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Defense fails to toss federal charges in case where man accused of kidnapping and killing girl

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ALEXANDRIA, Louisiana — Jurors will hear closing arguments Monday in the case of a Mississippi man who was declared dead two decades ago, only to resurface as a murder suspect.

Prosecutors concluded their case against Thomas Steven Sanders Friday, and defense lawyers called no witnesses after failing to get the case thrown out of federal court.

U.S. District Judge Dee Drell denied a defense motion for acquittal, turning away arguments that the charges — kidnapping resulting in death and using a firearm in a crime of violence that caused a person's death — should be heard in state court.

"The issue is we're in the wrong court," defense attorney Marty Stroud unsuccessfully argued to Drell. "These crimes are local crimes."

Stroud said the prosecution failed to meet requirements for federal prosecution by proving Sanders acted with reward, ransom or some other purpose in mind when he transported 12-year-old Lexis Roberts across state lines in 2010.

Prosecutor Bill Flanagan argued that taking and killing the only witness to the death of Suellen Roberts — Lexis' mother — showed clear purpose.

"This crime certainly could have been prosecuted by the State of Louisiana," Flanagan said. "It also can be prosecuted by the United States."

Drell said the defense can make the same argument during closing statements and allow the jury to decide. The defense then rested its case without calling any witnesses.

Prosecutors say Sanders kidnapped Lexis Roberts, killing her and dumping her body in Catahoula Parish. Some of the interviews taped after Sanders was arrested by FBI agents in Gulfport, Mississippi in November 2010 were taped and played to the jury Thursday, with Sanders admitting "I shot both of them, killed both of them."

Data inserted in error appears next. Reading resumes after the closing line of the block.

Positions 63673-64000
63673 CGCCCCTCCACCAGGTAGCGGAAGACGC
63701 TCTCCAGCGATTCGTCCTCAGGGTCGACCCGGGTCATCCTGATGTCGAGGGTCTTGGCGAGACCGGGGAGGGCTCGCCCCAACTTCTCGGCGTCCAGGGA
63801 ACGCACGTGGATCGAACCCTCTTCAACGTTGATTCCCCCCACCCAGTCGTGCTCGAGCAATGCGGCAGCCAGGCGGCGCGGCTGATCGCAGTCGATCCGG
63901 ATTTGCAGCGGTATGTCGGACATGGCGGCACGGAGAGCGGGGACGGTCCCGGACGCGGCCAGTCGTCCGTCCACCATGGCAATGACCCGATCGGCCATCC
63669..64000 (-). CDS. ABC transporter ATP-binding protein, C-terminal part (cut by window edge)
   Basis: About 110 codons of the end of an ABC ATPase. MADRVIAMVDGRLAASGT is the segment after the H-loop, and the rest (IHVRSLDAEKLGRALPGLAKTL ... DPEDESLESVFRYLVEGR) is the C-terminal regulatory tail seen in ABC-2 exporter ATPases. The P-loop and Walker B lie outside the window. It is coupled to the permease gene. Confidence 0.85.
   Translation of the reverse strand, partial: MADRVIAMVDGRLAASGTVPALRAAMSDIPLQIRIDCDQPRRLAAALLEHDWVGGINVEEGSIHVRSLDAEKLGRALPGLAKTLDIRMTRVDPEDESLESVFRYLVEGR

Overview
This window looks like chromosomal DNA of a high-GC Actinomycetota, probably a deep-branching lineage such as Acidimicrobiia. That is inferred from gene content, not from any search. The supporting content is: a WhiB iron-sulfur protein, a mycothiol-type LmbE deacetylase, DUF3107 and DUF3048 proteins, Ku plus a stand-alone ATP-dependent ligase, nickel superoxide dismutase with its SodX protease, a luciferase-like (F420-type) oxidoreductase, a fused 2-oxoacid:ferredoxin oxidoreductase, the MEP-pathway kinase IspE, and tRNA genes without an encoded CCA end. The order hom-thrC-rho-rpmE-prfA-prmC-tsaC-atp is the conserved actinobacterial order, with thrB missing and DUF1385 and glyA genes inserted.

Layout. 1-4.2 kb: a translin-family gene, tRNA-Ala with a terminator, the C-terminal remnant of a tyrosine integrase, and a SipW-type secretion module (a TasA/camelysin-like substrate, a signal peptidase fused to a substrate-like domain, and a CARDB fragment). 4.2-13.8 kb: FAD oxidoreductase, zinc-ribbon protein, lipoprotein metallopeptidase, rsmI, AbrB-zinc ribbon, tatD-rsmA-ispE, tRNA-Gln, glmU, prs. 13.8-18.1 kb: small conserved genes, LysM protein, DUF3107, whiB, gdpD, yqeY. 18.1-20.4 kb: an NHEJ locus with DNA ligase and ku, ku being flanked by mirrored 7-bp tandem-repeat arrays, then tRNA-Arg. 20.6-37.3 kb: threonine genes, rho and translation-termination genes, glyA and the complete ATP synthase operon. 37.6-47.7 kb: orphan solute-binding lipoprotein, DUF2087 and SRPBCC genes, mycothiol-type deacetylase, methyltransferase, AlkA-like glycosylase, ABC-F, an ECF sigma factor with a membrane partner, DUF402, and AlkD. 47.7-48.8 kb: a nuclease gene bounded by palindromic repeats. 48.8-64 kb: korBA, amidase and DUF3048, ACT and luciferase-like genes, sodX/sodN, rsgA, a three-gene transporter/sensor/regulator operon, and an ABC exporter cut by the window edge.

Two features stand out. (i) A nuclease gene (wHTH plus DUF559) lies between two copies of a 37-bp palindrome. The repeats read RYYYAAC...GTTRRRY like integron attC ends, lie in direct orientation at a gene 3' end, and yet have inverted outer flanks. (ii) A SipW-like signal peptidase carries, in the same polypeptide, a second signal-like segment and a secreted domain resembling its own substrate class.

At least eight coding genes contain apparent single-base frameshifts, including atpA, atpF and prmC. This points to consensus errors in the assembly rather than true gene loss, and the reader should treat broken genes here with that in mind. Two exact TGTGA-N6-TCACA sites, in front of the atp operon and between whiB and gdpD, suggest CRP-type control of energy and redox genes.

Prosecutors have said Sanders shot Suellen Roberts on a trip all three took to a wildlife park in Arizona, then drove Lexis Roberts to Louisiana, where he shot her four times and cut her throat. They said after visiting a wildlife refuge known as Bearizona and stopping at the Grand Canyon, the trio pulled into a remote stretch of desert off an interstate so Suellen Roberts could shoot Sanders' .22-caliber rifle. Instead, Sanders shot the mother in the head while her daughter sat on a blanket nearby, Flanagan said.

Sanders left the body where it fell and drove Lexis Roberts over several days to northeast Louisiana, where he shot her three times in the head and once in the chest, the prosecutor said. With the girl still alive, prosecutors said Sanders then cut her throat with a knife. Two experts testified Friday that DNA from the blade of a knife found in Sanders' possession matched DNA samples taken from Lexis Roberts' remains.

Sanders was identified as a suspect long after he was thought dead. Sanders had left his family in Mississippi in 1987, and his relatives and ex-wife had him declared dead in 1994 after he had been missing for years.

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